PUBLISH BEFORE YOU PERISH or The Little Red Hen

Today, it is pleasure to welcome author Syr Ruus to my blog. As both a traditionally and self-published author, Syr has kindly agreed to share her thoughts on this with us.

37816_135253859838486_2745956_nSyr Ruus was born in Tallinn, Estonia during the Second World War. As a small child, she escaped with her mother to Germany and
subsequently immigrated to the United States. She has an MA in English and MS in Education and taught in the English Department of Illinois State University. She has lived in Crescent Beach, Nova Scotia since 1970, formerly working as an elementary school teacher while raising her three children and currently devoting herself full-time to writing. Her short fiction has appeared in anthologies and journals and in 2009 her novel “Lovesongs of Emmanuel Taggart” was published by Newfoundland’s Breakwater Press.

PUBLISH BEFORE YOU PERISH or The Little Red Hen

I have always loved books. I became a reader at three. More than thirty years later, I became a writer. Why did it take so long, you might ask? Perhaps because English is my second language, or maybe I felt that I didn’t have anything worthwhile to say. Once I started, however, I never stopped.

Publishing, of course, is another matter. People say it’s extremely hard to find a publisher these days with things being as they are. I know from personal experience that it has always been hard. It’s even difficult to find places to send a manuscript. Only small publishers accept unsolicited queries. If anyone does offer to take a closer look, it takes many months, even years, before a decision is reached. Often you hear nothing at all.

Not that this is altogether bad. It gives a writer a chance to reflect. After the first flush of enthusiasm, one can make some meaningful revisions. Sometimes, along with a rejection, there is feedback. I have read in a manual for writers that when you finish a novel, it should sit in a drawer for at least two years before you begin working on it again. A bit extreme, maybe. Yet often it sits that long in a slush pile on some junior editor’s desk. There does come a time, however, when a work is definitely ready. Finished. Done. Only a few final perks and tweaks could make it any better. Or perhaps not. Still no one has offered to publish it.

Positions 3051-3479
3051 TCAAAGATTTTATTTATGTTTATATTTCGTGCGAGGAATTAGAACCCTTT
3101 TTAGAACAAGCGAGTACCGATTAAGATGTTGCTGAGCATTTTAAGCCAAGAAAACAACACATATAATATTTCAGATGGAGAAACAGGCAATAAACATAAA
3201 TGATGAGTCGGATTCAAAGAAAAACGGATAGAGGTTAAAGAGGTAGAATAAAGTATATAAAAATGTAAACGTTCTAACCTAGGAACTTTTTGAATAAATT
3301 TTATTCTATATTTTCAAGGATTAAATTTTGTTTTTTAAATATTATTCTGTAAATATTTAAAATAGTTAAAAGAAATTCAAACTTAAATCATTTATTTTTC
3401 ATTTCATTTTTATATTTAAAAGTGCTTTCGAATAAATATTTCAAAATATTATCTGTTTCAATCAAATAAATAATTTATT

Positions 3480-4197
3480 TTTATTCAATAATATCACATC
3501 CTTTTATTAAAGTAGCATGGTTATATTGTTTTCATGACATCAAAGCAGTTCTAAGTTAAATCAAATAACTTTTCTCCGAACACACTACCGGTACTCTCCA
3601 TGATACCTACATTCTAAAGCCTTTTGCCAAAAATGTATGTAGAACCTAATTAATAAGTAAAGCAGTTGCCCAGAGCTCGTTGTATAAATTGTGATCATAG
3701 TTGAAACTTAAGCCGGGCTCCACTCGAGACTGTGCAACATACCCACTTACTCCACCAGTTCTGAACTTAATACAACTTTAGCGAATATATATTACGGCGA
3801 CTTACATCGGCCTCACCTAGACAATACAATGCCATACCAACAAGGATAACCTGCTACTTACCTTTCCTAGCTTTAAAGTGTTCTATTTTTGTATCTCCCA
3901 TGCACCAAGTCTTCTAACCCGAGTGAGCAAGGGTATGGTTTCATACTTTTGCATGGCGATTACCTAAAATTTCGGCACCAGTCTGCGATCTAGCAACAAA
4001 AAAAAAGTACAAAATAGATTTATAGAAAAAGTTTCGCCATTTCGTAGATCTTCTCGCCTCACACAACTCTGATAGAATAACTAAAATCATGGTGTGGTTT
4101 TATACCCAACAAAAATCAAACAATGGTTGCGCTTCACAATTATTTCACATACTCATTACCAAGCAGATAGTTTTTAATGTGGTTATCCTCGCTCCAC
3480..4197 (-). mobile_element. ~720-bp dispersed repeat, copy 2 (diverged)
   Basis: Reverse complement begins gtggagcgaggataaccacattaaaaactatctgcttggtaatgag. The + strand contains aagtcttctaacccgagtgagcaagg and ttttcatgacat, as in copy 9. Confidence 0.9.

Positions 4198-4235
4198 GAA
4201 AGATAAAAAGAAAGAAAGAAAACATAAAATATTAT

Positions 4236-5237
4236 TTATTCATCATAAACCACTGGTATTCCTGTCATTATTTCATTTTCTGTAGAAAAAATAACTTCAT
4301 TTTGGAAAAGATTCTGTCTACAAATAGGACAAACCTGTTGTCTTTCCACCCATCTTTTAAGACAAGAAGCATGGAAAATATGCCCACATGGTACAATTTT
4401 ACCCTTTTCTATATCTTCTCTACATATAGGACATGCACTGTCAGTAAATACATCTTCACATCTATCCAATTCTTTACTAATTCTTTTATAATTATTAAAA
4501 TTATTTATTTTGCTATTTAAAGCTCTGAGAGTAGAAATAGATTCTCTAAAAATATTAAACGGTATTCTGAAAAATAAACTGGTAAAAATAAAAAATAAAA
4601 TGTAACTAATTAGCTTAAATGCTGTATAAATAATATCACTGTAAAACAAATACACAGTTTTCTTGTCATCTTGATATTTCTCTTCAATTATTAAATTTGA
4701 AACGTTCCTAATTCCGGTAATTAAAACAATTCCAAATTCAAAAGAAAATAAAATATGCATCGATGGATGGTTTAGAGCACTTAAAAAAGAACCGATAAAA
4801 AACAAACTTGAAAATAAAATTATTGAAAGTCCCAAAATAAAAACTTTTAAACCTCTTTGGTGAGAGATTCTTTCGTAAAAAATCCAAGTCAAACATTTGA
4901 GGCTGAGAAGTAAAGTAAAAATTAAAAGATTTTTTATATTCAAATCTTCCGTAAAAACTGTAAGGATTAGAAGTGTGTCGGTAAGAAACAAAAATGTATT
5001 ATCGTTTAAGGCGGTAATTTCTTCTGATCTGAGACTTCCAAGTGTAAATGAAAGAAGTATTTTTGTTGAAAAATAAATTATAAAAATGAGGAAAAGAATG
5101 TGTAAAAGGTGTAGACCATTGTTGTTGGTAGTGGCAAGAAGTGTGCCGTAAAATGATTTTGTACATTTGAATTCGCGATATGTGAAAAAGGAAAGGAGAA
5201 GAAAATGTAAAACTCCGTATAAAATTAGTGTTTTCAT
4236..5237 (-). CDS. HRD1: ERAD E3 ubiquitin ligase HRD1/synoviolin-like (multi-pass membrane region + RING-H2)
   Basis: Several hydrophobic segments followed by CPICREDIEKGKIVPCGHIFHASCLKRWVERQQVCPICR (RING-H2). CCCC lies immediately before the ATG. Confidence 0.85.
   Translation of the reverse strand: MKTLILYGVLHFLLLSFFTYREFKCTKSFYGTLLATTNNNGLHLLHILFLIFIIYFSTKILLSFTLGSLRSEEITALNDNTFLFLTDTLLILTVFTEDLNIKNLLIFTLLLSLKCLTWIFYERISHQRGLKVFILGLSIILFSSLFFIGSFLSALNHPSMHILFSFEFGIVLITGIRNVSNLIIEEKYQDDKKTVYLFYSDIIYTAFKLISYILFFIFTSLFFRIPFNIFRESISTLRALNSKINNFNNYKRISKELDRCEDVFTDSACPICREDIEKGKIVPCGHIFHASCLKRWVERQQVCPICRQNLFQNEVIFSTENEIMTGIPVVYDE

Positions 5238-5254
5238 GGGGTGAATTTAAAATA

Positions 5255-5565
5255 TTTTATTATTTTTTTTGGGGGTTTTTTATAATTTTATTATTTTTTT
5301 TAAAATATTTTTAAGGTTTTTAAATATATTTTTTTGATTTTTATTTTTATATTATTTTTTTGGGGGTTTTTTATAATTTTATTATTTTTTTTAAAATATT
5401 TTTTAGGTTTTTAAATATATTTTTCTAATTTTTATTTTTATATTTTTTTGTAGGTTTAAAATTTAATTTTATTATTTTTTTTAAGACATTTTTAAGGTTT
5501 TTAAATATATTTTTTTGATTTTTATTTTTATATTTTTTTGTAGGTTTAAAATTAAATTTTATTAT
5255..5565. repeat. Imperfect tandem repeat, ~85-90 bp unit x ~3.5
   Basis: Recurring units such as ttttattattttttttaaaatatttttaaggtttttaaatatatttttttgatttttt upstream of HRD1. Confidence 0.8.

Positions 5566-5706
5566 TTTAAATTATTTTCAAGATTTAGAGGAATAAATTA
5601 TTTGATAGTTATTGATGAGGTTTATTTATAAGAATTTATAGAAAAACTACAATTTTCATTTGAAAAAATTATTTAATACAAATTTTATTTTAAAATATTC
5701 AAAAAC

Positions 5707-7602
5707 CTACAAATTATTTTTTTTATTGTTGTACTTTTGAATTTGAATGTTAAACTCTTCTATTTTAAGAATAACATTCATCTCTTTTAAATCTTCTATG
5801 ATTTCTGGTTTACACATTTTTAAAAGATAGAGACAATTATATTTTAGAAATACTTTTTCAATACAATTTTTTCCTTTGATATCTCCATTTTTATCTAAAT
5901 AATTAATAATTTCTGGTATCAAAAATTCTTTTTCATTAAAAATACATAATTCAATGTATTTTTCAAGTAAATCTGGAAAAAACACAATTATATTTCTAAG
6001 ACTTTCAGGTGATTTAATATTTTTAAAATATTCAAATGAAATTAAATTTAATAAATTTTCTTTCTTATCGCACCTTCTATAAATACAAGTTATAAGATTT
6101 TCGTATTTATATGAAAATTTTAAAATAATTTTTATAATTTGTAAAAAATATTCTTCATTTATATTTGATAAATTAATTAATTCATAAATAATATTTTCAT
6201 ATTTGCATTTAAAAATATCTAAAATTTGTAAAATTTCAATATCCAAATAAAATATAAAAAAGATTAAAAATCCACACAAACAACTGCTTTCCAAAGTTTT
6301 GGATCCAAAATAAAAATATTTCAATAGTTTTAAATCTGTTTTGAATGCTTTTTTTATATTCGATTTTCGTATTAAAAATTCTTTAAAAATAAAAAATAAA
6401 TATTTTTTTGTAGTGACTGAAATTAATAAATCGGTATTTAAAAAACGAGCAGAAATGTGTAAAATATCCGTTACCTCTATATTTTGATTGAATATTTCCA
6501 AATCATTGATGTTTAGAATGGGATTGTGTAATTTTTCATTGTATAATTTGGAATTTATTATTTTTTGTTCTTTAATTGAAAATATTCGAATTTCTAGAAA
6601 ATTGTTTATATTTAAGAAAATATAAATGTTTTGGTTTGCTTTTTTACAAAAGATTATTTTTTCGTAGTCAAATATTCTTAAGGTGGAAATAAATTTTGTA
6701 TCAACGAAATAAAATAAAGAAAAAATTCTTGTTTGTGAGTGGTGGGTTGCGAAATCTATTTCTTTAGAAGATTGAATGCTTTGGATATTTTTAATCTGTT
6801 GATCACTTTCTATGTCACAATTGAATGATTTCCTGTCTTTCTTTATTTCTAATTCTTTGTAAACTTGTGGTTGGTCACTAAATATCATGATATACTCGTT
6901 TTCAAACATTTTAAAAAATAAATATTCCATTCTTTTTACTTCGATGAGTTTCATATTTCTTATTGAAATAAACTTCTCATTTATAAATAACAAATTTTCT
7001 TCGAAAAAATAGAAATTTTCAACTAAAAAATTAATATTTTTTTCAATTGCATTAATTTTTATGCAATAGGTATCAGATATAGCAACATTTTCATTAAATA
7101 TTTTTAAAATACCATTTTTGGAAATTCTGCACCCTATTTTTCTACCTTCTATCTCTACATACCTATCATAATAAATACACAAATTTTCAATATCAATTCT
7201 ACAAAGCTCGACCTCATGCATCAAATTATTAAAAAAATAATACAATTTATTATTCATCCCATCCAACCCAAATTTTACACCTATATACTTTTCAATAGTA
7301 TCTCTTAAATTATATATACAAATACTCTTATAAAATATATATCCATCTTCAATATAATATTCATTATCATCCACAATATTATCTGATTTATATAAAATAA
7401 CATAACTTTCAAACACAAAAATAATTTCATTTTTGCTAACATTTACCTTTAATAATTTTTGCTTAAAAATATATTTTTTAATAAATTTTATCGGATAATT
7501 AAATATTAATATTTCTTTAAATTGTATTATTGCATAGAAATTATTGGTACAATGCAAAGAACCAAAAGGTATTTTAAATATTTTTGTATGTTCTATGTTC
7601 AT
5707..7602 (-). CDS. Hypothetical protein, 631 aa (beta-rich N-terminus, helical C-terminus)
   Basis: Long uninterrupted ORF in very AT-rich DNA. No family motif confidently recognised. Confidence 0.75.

The wonderful news is that it has become more acceptable than ever to do it yourself. Even the Writers’ Union of Canada has recently voted to accept self-published writers.

321214_269317809765423_1682562519_nI was lucky. A smattering of my short stories appeared in Journals and anthologies. After my novel Lovesongs of Emmanuel Taggart received first prize in the Writers’ Federation of Nova Scotia annual competition, it was published by Breakwater Press in 2009. This gave me a much needed boost and sufficient confidence to actually begin referring to myself as an author.

But what of the two books I had written earlier? In 1999, Devil’s Hump was being seriously considered by a well-regarded publisher before being rejected. A few years ago, a new editor at the same company found the same novel (revised edition) “transporting, enchanting, strange, unsentimental, vivid,” but not fitting in with “what we’re trying to do with the fiction list at present.”

“I do think you should be able to find a publisher for this,” she added.

So, like The Little Red Hen, I did it myself. Devil’s Hump was published in 2013 by etc. Press, Halifax, N.S.10569081_810453168985215_2058664649597654044_n

The first novel I ever wrote also received an award from WFNS. In 1994, Edgar was the winner in the juvenile novel category. After some years, I decided to incorporate the original story which concerned a pet crow within an adult novel about the family which raised it. As such it was shortlisted for the Ken Klonsky Novella Award, yet despite positive comments from various publishers, no one was prepared to take it on. Just a few months ago, The Little Red Hen did it again. The Story of Gar was published in December, 2014.

Each of our voices is important to our collective humanity. Those that have spoken to me in the books I have read over the years have enriched me beyond measure. Our writing preserves a personal vision of a world which is constantly changing. The characters we have created with such loving care deserve a chance to sit on a bookshelf and perhaps come to life in someone else’s mind also. It’s every writer’s dream to be published, but you can’t wait around forever. Sometimes you have to do it yourself.